- Then pat dry and either fry or bake. Serve with a sauce on the side!
How to Fry Yuca Fries?
To deep-fry, heat enough oil to cover the yuca sticks in a heavy-bottom pot (over medium-high heat) or a deep-fryer (to reach 375 degrees F or 190 degrees C). Then fry them in batches, turning once, until golden brown. Remove with a slotted spoon and drain over paper towels.
Can I Make Cassava fries in the Air Fryer?
Yes! For this, spray both the air fryer basket and the yucca fries with cooking spray. Then cook them at 375 degrees F or 190 degrees C for 13-16 minutes or more depending on their thickness, flipping yuca halfway through. Leave enough space between them to cook evenly.
If cooking frozen yuca fries in the air fryer, add them to the basket and let them cook for about 8-10 minutes, and shake the basket. Then spray them with the cooking spray and follow the directions above.
Soaking the root for about 10 minutes, make it easier to peel.
Use either frozen or fresh yuca to make these fries. The frozen one will cook just a little faster!
Be sure to cut the fries in even pieces so they cook through evenly.
If frying yuca fries, use an oil with a high smoke point such as vegetable oil, canola oil, and avocado oil. This prevents the oil from burning before the fries are cooked, giving them a bitter taste.
If baking them, make sure to toss them with a high smoke point oil as well.
How to make yuca fries
STEP 1: CUT & PEEL
- If you are using fresh yuca/cassava: Cut off both ends of the yuca root. Depending on the length of the yucca, cut the root into 3 to 4-inch rounds. Using a large vegetable peeler or sharp knife, place the root upright and peel the tough, waxy brown skin and also the pinkish-purplish layer under the brown skin. SEE PIC. 1 I find it easier to peel it after soaking the root for about 10 minutes.
- Skip this process If you are using frozen yuca/cassava since it is already peeled and divided into sections.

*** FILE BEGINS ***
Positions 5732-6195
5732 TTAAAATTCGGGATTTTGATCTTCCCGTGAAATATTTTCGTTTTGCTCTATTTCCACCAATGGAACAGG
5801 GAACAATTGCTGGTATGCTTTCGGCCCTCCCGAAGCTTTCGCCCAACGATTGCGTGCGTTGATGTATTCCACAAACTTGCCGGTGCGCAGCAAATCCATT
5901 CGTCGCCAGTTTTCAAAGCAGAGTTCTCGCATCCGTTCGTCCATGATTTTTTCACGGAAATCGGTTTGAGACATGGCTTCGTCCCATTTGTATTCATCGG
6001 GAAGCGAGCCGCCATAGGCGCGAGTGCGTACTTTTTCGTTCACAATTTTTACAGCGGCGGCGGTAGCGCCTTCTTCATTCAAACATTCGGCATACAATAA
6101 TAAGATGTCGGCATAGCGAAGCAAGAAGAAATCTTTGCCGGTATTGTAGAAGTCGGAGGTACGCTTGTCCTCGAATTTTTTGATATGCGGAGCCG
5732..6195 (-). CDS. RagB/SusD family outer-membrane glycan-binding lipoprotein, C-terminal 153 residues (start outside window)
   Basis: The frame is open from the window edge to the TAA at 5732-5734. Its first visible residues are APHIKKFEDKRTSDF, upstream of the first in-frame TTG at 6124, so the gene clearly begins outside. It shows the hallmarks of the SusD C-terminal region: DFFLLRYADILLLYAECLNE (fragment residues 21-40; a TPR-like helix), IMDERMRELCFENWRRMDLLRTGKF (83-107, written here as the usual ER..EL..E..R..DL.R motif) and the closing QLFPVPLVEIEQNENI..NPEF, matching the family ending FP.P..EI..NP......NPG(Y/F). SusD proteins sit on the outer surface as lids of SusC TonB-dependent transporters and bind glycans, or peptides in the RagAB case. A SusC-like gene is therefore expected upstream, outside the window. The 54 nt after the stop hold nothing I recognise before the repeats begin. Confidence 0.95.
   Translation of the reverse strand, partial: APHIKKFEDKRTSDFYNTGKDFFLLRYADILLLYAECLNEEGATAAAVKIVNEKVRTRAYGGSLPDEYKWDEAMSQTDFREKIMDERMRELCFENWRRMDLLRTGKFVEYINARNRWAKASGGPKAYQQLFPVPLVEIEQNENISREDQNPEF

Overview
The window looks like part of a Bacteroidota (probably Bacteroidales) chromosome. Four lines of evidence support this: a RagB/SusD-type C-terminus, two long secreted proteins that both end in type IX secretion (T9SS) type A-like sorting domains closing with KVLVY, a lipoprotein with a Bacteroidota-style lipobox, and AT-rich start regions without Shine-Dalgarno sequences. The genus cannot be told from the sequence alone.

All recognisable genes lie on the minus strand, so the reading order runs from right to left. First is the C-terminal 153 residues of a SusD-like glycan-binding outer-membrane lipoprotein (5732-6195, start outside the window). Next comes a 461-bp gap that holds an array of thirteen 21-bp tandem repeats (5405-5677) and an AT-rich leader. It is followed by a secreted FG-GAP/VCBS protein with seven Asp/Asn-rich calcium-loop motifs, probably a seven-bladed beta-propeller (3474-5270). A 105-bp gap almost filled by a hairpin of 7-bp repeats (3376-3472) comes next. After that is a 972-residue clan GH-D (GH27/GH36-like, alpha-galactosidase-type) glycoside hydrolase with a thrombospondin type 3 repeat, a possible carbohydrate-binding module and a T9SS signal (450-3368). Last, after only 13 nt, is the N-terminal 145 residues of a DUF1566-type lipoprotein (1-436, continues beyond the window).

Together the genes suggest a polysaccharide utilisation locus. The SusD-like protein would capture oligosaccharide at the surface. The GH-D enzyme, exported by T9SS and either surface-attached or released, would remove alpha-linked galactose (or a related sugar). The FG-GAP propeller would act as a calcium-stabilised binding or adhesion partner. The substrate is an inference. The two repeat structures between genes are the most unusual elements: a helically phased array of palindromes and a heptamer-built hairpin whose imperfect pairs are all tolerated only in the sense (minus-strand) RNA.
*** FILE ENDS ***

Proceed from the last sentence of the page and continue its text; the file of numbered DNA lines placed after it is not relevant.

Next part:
STEP 2: BOIL
- Place fresh or frozen rounds in a pot with enough tap water to cover and a good pinch of salt, and let boil over medium-high heat for 10-15 minutes or until fork-tender and the ends start to split open a little bit. SEE PIC. 2 Depending on the thickness of the rounds, it may take extra 5-10 minutes to get fork tender!
- Remove from water using a slotted spoon and drain well with a paper towel. When they are cool enough to handle, cut in half lengthwise and remove the thin, woody stick that runs through the middle. SEE PIC. 3
STEP 3: BAKE OR FRY
- Then, cut them into sticks (about ½ to ¾-inch thick).
- To Bake: Preheat oven to 425º F (about 218º C). Toss them with olive oil, salt, pepper, and dried cilantro (optional), and distribute them in a single layer onto a baking sheet. SEE PIC. 4 Bake for about 20 minutes, turning once. Yuca Fries are done when they are lightly golden brown and also crispy on the outside and still soft on the inside. Season with more salt & pepper, if desired. Squeeze fresh lime juice on top and serve with ketchup, Jalapeño-Lime Aioli, chimichurri, or your favorite dipping sauce.
- To Deep-Fry: heat enough oil to cover the yuca sticks in a heavy-bottom pot (over medium-high heat) or a deep-fryer (to reach 375 degrees F or 190 degrees C). Then fry them in batches, turning once, until golden brown. Remove with a slotted spoon and drain over paper towels.
- To Air Fry: Spray both the air fryer basket and the yucca fries with cooking spray. Then cook them at 375 degrees F or 190 degrees C for 13-16 minutes or more depending on their thickness, flipping yuca halfway through. Leave enough space between them to cook evenly. If cooking frozen yuca fries in the air fryer, add them to the basket and let them cook for about 8-10 minutes, and shake the basket. Then spray them with the cooking spray and follow the directions above.
Store leftovers in an airtight container in the fridge for up to 2 days. Be aware they won’t be as crispy as when they came out from the oven.
Freeze them in a baking sheet lined with parchment paper and then transfer them to a freezer bag for up to 6 months.
Other dishes made with Cassava or yuca:
Use yuca to make fries, chips, soups, mashed yuca, stews, and more such as the following:
In addition, use its derivatives such as tapioca to make:
What to Serve with Yuca Fries?
- Grilled chicken legs with bacon
- X-tudo burger
- Garlic pork loin roast
- Grilled baby back ribs with chipotle bbq sauce
- Beef brisket
- Feijoada recipe
- Vegetarian feijoada
- Picanha roast
PIN & ENJOY!